Three sisters, four wheels, thousands of miles—and priceless memories
illustration by Lars Leetaru
You all can have your up norths and your baseball games. My sisters and I will spend a splendid summer day meandering through dioramas illustrating the life of a (probably dead) president, thank you very much.
We got a wild hair a few years ago and decided to make it our mission to visit all the presidential libraries in the U.S. This summer started off with a bang when we packed up the car and drove to West Branch, Iowa, the birthplace of Herbert Hoover. We know how to party.
We come by road trips naturally. My parents, my two sisters, and two brothers would regularly make the three-hour trip from the Twin Cities to my grandparents’ farm in tiny Campbell, in northwestern Minnesota. (You know: birthplace of Errol Mann, place kicker for the Detroit Lions and Oakland Raiders. And, my father will remind you, part of the Wahpeton, ND-MN Micropolitan Statistical Area.)
Every time we made that drive I hoped my parents would get me my very own pony or cow. (Either would do—beggars can’t be choosers.) Lulled by the rhythmic slapping of the tires over patched cracks in the roadways, I’d imagine it was the sound of said pony trotting alongside the car—that my parents had pulled over while I was asleep, made a deal with a farmer, and tied the pony (or cow) to the bumper. (I was a daydreamy kid—your physics are so temporal, man.) Upon pulling into the driveway, they’d surprise me with animal, which would live happily ever after in the backyard.
In the early ’70s, Disney World had just opened and our family made the drive to Florida in an enormous Chevy van, which my father had modified for driving straight through. There were two bench seats, one each for my teenage sisters. He built a platform over the back cargo area for my two younger brothers and me. We could only lie down; if we wanted to sit up, it was by the grace of one of my sisters and her bench seat.
My mother rode shotgun, armed with a yardstick she would swat at anyone misbehaving. She never left her seat, much less looked behind her, nor did it matter who the offenders might have been. It was a different time. It was also five kids, with two strapped and harried parents trying to make it the trip of a lifetime. Somewhere in the dark, my mother clicked off the radio when “Help Me Make It Through The Night” came on. Seat belts may have been optional, but that song was too dangerous for us to hear, what with taking the ribbon from one’s hair.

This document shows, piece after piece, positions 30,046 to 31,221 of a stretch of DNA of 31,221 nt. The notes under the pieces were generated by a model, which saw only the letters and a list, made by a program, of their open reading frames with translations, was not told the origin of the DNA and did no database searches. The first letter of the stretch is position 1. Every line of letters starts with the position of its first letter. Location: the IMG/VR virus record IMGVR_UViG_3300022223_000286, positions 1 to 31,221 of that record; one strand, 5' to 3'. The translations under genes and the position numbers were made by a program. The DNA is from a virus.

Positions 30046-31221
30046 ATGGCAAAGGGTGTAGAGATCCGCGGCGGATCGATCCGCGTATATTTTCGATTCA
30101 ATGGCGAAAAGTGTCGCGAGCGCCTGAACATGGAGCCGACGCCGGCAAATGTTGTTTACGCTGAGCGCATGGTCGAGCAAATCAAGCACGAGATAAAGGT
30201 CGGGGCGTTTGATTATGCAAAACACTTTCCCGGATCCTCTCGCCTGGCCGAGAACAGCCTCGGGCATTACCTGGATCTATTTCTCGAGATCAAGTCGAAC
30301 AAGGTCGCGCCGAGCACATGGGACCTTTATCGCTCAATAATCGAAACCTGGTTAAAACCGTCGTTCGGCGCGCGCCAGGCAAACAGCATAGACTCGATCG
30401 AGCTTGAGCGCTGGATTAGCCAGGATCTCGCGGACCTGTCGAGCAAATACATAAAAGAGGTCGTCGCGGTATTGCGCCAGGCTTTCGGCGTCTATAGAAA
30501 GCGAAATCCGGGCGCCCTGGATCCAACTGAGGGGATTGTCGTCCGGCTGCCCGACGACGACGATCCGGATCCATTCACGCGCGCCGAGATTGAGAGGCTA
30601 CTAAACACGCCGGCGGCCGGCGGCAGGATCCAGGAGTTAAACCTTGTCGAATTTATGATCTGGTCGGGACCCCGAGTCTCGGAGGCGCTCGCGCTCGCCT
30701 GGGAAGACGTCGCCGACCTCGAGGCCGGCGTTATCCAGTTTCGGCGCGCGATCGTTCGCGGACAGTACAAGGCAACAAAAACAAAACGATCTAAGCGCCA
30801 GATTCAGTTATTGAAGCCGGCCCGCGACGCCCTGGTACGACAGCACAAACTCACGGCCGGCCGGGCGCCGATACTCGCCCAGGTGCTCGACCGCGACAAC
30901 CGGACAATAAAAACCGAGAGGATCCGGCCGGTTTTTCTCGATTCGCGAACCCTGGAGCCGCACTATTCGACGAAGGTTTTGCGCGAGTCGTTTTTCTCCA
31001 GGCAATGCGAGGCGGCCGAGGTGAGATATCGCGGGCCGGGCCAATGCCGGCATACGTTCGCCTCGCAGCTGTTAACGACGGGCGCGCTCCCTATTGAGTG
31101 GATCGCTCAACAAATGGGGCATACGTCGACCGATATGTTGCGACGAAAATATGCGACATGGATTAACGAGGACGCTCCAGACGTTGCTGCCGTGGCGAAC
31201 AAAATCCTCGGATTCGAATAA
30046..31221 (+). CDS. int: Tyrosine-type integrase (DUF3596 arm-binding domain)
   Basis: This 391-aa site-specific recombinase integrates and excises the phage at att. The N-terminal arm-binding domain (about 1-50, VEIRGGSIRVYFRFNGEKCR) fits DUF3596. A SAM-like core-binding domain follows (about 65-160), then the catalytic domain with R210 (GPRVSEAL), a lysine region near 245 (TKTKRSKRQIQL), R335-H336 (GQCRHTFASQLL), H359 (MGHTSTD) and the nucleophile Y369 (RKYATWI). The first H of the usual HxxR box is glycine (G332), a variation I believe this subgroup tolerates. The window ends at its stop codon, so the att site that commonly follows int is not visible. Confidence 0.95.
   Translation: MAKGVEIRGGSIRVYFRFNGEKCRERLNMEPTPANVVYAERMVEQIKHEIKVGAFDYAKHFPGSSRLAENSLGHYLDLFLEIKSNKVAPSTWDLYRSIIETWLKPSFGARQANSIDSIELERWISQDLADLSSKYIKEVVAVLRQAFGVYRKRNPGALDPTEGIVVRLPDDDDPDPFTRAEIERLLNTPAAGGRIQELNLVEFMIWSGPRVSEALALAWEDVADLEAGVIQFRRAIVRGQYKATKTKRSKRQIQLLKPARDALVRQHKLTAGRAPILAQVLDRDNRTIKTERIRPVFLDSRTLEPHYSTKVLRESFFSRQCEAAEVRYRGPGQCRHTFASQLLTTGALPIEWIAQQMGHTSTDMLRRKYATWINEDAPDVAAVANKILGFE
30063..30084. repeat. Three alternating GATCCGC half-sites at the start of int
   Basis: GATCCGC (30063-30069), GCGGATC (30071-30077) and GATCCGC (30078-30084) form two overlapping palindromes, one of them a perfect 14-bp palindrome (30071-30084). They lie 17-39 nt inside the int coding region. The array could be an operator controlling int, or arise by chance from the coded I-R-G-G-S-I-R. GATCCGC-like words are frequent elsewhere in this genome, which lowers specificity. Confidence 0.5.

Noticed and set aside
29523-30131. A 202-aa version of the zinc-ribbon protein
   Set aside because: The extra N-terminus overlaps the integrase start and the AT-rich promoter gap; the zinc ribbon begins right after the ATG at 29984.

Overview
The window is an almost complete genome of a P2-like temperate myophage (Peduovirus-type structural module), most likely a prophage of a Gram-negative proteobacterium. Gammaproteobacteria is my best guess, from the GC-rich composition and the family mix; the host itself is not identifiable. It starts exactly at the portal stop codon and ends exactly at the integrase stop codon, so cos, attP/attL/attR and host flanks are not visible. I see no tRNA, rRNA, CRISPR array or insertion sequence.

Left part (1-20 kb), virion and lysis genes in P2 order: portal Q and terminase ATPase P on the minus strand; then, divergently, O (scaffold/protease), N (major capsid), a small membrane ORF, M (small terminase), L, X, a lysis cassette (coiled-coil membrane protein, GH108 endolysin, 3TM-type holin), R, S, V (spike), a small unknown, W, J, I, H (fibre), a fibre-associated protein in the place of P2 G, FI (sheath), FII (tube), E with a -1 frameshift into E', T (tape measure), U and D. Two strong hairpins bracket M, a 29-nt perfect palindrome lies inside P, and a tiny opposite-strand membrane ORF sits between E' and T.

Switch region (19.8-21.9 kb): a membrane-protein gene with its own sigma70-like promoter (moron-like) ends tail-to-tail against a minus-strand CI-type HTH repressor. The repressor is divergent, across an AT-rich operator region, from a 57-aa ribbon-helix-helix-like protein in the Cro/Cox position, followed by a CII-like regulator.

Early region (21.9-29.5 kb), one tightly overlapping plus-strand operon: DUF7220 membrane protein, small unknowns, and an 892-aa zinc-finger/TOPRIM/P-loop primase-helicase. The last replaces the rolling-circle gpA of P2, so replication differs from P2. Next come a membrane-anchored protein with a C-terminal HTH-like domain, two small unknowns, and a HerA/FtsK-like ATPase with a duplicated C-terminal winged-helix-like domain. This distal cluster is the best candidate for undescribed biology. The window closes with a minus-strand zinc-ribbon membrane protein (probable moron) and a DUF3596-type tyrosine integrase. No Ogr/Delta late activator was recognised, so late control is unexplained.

Here we are again. My sisters and I fight over the front seat and set our lights by the Dairy Queens along the way. Usually the three of us inhabit busy, separate lives, but now, in the bubble of the car, we talk in ways we never did on those family road trips. There is an intimacy borne of shared life experiences, the seemingly endless miles, and that same rhythmic slapping of the tires. Yet some things never change: We’ll roll down windows and argue about who might have “let one.” At the hotel, we’ll fight about who has to share a bed and binge-watch HGTV. Now that’s quality time.
Millions of Americans have their own version of this every summer. As we travel some of the 4,120,000 miles of our country’s roadways, the next sweet-corn stand or gas station or sign for “Free Kittens” in the middle of nowhere will all look so familiar. Suspended between point of departure and destination, we’ll discover not only new lands (even if it’s just the next state over), but one another, for better or worse, in ways only a road trip allows. Next summer my sisters and I will plan a drive to Gerald Ford’s Library in Michigan. Or maybe Harry Truman’s in Missouri. Who knows? We’re taking it one Peanut Buster Parfait at a time.